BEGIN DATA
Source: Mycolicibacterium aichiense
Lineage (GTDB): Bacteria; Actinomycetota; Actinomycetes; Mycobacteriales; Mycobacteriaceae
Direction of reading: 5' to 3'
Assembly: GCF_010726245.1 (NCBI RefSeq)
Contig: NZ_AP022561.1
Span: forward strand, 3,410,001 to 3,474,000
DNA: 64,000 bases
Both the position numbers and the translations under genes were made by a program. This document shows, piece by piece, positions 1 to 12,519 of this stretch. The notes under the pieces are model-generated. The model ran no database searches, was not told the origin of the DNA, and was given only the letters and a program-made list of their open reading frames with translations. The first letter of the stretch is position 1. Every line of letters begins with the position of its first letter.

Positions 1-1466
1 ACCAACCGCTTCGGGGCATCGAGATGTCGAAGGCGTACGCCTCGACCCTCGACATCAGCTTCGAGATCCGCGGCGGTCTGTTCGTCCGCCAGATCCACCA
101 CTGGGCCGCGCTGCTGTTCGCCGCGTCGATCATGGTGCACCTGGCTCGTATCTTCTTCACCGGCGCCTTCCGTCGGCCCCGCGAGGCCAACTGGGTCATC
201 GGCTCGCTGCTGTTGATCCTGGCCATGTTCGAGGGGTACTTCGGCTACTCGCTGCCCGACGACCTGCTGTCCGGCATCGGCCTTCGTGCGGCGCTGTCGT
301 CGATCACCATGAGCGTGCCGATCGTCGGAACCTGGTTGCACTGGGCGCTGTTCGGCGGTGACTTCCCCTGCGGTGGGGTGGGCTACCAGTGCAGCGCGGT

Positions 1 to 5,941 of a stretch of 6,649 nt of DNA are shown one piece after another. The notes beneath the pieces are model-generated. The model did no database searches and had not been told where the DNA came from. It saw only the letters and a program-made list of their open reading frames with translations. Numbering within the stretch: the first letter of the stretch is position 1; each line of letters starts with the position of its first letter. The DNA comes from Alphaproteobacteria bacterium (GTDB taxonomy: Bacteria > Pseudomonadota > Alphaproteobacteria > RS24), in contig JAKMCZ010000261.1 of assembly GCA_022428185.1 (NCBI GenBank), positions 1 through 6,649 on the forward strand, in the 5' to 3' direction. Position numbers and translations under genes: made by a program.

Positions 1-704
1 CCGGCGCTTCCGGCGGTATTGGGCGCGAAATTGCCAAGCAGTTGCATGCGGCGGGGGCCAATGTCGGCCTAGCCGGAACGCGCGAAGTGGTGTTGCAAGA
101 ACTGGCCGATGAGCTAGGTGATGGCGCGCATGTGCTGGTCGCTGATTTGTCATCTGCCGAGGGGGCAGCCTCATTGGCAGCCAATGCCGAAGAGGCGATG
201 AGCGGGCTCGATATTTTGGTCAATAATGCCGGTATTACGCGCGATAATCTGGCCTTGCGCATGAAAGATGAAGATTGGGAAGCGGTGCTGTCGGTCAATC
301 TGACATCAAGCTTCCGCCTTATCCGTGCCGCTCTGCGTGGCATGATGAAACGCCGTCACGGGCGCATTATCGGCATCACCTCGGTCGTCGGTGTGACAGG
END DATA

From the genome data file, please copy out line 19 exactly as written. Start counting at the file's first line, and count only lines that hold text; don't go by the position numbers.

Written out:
301 TGACATCAAGCTTCCGCCTTATCCGTGCCGCTCTGCGTGGCATGATGAAACGCCGTCACGGGCGCATTATCGGCATCACCTCGGTCGTCGGTGTGACAGG